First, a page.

1.2 What Are WebSockets?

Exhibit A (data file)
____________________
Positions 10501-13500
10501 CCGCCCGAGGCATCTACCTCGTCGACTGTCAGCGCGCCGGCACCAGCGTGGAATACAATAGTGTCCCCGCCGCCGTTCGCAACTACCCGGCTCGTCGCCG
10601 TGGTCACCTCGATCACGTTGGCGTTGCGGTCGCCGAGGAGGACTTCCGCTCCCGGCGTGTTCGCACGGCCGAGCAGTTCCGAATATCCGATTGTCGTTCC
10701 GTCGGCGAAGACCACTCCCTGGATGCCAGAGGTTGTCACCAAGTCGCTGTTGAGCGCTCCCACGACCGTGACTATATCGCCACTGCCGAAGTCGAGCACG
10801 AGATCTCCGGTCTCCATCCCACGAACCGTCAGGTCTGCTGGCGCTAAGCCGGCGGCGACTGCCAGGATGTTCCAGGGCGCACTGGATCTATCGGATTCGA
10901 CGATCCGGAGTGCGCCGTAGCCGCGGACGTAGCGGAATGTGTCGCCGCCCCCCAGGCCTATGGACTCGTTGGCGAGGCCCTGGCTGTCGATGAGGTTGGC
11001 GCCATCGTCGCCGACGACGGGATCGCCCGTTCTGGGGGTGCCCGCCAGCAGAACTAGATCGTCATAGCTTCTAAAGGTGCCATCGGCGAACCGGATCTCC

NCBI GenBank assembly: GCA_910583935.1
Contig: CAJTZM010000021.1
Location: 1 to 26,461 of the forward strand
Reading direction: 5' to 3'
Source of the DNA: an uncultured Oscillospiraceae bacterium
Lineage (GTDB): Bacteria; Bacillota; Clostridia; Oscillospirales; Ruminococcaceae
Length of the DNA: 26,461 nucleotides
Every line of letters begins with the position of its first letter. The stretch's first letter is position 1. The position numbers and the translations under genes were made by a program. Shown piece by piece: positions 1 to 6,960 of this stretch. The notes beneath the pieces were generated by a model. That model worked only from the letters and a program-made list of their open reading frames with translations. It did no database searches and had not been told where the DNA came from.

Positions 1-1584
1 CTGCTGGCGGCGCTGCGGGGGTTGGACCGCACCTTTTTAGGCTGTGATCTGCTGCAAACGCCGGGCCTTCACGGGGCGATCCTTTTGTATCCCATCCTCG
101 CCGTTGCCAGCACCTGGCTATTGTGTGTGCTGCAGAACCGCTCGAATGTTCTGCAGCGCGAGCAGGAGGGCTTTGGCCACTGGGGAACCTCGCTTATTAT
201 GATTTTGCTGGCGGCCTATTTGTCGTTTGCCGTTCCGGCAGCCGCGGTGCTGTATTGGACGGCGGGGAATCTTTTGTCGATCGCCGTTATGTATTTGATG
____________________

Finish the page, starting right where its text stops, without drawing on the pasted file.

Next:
We must ask ourselves, what are WebSockets? Well, whenever you use any internet thing, even if it's not a WebSocket, if you just visit a browser, you're basically making a connection between two computers. Your computer must connect to the server, say Facebook Server. Even if just for a minute to exchange the data that your computer wants. WebSockets are a way of doing this kind of connection I just described, but in a persistent manner. WebSockets share data quickly. Now, with the internet, if I want to share my data with you and you're a computer and I'm a computer, I would first have to send you a request saying hello, and then you reply in computer language, hello. And I'd reply, I'd like to send you a file. And you'd might reply, what kind of file that is and then I'd reply, and maybe after four or five little chatters, I'd send the file. But then maybe you'd say, that's great. Okay, send over another. And if we don't have a protocol in place, we have to repeat the same chatter. I have to tell you, what kind of file it is, who I am, etc., etc. Which if we're dealing with thousands of files, is very slow. WebSockets to the rescue. With WebSockets, you only need to create the connection once. That's why it's called a persistent connection. Once you connect to a WebSocket, you can send data both ways quickly and efficiently. Not only is this a fast and performant way to build our websites, but it's very easy to understand and reason about when writing the code. So do take note that WebSockets are not for every website. If you're building a simple website with, say, just a list of your favorite animals, then you don't really need WebSockets. WebSockets are mostly for interactivity. So in conclusion, if you have a websites where you need to exchange lots of data between the browser and the server, let's say a chat messaging app for example, then you're gonna want a seriously look into WebSockets. So before we begin, we need to have an intelligent discussion about WebSocket support. Why? Because if you're, say, the lead developer of some major company and you decide to implement WebSockets, well, it's your responsibility to know if this technology is actually going to work. Many technologies on the internet don't work on all devices. As an obvious example, Flash, which isn't a real internet technology, doesn't work on iPhone devices or most devices that aren't computers. So in the same way you might choose to do your application Flash or an HTML5 based on your audience. You need to make the same decision about WebSockets. Here on this page we can see the can I use graph for WebSockets. Can I use a website which automatically tests various libraries against a number of different browsers? If the tests pass then the field looks green and you can use it if you're supporting that browser. So we can see that WebSocket Support has three weak points, IE8 and 9, Opera Mini, and a couple of versions of Android browser. So if you're building a project and you must support old version of Internet Explorer, then WebSockets probably aren't for you. Now keep in mind that most libraries provide a shim over WebSockets. So they'll give you an API to use, but if WebSockets aren't available, they'll fall back to a different way of synchronizing data. Remember the example earlier about the long conversation where every time I have to tell you who I am and what I want? Well, that's a thing called Ajax, and you use it all the time in the websites you visit. In fact, you probably use it a lot more than you should, because most of that could probably be done with WebSockets. However, Ajax works, so for a lot of websites it's totally fine. At the end of this series of videos, though, you are going to be totally prepared to use WebSockets or Ajax, whichever one suits you best. So, I hope you'll stick with us for this exciting course and in the next video we'll get started by implementing the scaffolding for application.